A Grand Theft Auto game on PS Vita could well help to pull the troubled handheld out of its current dive into obsolescence.
Till then, there's Retro City Rampage - a lo-fi GTA-'em-up that doesn't just stop with one video game reference - it throws in hundreds for good measure, soaking its hugely varied gameplay in parody from beginning to end.
Ramp it up
You are Player, a henchman who is thrown back in time and so has to find the parts of a time machine scattered around the city so that he can get back home.
Retro City Rampage lays on the references thick and fast. In just the first five minutes of play, I spotted over 20 parodies ranging from video games to movies to music, including Sonic The Hedgehog, Duke Nukem, and Teenage Mutant Ninja Turtles.
This joke-filled approach makes the simplest of missions, such as carting something from A to B, far more entertaining than they might otherwise be, as you genuinely want to both read the dialogue and take in the incidental details such as amusingly named shops, like 'Wonder Hats' (complete with Wonder Cats logo) and 'Gin & Produce'.
But Retro City Rampage isn't all jokes - it backs up this wonderful underlying style with hugely varied gameplay and plenty of side missions.
One moment you'll be hitting the streets GTA-style, and the next you'll find yourself in a Smash TV-alike section, before jumping into a side-scrolling platformer, then diving underwater for some tough enemy-dodging action.We built this city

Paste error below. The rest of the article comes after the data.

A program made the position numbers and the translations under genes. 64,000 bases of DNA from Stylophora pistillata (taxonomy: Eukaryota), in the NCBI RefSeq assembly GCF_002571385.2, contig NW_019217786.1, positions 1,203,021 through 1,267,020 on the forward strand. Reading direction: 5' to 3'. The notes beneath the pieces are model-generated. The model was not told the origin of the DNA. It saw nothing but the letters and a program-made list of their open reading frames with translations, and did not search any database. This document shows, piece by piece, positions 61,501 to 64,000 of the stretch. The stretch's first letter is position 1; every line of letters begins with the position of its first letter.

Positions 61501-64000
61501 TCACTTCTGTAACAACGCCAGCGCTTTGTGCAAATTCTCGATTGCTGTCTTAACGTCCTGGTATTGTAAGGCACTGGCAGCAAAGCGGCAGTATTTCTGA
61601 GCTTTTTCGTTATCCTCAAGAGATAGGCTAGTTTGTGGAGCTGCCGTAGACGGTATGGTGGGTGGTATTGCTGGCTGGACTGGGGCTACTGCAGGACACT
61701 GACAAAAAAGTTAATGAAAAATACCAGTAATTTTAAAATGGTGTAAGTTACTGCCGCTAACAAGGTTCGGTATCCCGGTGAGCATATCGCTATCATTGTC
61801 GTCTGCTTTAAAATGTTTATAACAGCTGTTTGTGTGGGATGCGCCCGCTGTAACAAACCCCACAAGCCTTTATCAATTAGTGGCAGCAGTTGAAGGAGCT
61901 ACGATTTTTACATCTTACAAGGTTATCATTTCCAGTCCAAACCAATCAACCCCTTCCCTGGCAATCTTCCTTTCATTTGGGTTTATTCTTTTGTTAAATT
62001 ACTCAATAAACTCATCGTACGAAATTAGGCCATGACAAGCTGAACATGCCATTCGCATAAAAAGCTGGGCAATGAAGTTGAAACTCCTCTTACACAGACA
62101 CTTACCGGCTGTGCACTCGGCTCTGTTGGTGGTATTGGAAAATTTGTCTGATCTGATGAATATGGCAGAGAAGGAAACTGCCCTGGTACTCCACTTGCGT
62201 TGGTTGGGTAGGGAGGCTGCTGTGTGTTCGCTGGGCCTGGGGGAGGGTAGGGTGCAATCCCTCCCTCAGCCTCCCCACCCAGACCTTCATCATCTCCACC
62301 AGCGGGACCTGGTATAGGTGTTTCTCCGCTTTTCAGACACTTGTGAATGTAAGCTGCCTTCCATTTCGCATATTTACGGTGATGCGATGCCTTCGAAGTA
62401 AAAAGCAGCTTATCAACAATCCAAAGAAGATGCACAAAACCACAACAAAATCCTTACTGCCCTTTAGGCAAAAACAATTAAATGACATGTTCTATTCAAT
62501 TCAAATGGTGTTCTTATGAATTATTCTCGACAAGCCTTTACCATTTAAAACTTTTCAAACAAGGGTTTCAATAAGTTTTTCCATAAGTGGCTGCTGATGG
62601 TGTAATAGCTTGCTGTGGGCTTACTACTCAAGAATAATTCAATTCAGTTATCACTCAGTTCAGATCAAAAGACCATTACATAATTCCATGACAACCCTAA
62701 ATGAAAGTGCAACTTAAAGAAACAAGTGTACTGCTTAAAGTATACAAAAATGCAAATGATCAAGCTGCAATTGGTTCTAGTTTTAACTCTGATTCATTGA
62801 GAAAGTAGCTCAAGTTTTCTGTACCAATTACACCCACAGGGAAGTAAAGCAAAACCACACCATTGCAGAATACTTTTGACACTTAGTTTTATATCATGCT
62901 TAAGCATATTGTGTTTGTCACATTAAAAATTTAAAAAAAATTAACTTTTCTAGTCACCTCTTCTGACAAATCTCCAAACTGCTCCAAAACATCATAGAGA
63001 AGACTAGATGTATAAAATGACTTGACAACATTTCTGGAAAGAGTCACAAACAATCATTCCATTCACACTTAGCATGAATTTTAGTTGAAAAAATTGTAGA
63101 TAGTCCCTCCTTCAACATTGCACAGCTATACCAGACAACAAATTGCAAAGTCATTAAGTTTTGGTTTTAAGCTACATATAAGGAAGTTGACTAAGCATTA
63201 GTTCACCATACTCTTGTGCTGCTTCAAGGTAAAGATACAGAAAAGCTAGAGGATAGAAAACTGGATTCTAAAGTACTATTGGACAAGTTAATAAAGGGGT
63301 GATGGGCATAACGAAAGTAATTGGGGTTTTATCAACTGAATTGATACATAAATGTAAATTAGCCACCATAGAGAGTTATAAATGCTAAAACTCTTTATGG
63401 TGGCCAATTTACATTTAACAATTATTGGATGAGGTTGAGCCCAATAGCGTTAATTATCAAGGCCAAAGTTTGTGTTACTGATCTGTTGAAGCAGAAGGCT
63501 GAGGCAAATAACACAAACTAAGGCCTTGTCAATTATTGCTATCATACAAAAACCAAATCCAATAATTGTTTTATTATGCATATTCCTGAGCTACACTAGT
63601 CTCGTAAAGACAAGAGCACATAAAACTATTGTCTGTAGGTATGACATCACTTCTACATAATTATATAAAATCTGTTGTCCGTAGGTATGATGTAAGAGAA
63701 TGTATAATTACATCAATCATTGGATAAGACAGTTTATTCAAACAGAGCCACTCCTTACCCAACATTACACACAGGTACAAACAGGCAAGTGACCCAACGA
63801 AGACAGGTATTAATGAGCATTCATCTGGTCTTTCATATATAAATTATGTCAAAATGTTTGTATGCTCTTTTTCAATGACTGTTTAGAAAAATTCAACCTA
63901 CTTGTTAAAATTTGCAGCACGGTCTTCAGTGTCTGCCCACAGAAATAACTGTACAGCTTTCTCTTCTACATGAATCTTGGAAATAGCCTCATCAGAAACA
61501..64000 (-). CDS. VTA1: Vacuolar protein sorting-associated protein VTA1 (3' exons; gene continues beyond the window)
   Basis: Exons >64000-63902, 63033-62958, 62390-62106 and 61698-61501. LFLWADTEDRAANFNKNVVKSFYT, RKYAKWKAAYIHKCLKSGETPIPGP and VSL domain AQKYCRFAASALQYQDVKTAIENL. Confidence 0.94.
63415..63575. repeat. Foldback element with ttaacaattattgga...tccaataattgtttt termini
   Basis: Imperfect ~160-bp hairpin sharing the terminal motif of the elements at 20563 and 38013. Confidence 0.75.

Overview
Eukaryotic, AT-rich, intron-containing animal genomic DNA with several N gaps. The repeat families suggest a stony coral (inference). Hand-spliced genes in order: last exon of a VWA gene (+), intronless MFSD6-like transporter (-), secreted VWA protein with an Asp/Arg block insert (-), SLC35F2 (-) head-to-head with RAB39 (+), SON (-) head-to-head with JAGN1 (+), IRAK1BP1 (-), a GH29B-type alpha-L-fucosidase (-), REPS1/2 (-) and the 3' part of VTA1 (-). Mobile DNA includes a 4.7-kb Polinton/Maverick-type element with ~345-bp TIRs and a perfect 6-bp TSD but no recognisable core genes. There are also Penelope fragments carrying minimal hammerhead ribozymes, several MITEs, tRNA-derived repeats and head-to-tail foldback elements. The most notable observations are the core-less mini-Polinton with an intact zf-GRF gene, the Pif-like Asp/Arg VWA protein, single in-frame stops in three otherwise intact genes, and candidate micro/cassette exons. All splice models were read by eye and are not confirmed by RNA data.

Retro City Rampage is rarely dull thanks to this incredible level of variety - and the barrage of side-missions, challenges, and customisation options helps too.
Online leaderboards mean that you'll want to keep going on rampages to top your friends' best scores, while unlocking all the different types of clothes and heads (including some hilarious cameos from real-life video game industry veterans) will keep you going for many hours.
Notably, I've already played the console and PC versions of the game, and the Vita version is definitely the best. Retro City Rampage on the go makes a huge amount of sense, and mowing down pedestrians while on the bus is great fun.
The Vita version brings over the same issues that the other editions had - namely, that the controls are sometimes a little too lax and not tight enough for some of the scenarios you're thrown into.
The game also becomes incredibly frustrating near the end thanks to a sudden ramp-up in difficulty. The last boss in particular had me howling in frustration.
That said, the rest of the game easily makes up for these shortcomings. Retro City Rampage is glorious and downright essential, and easily worth the PSN asking price.
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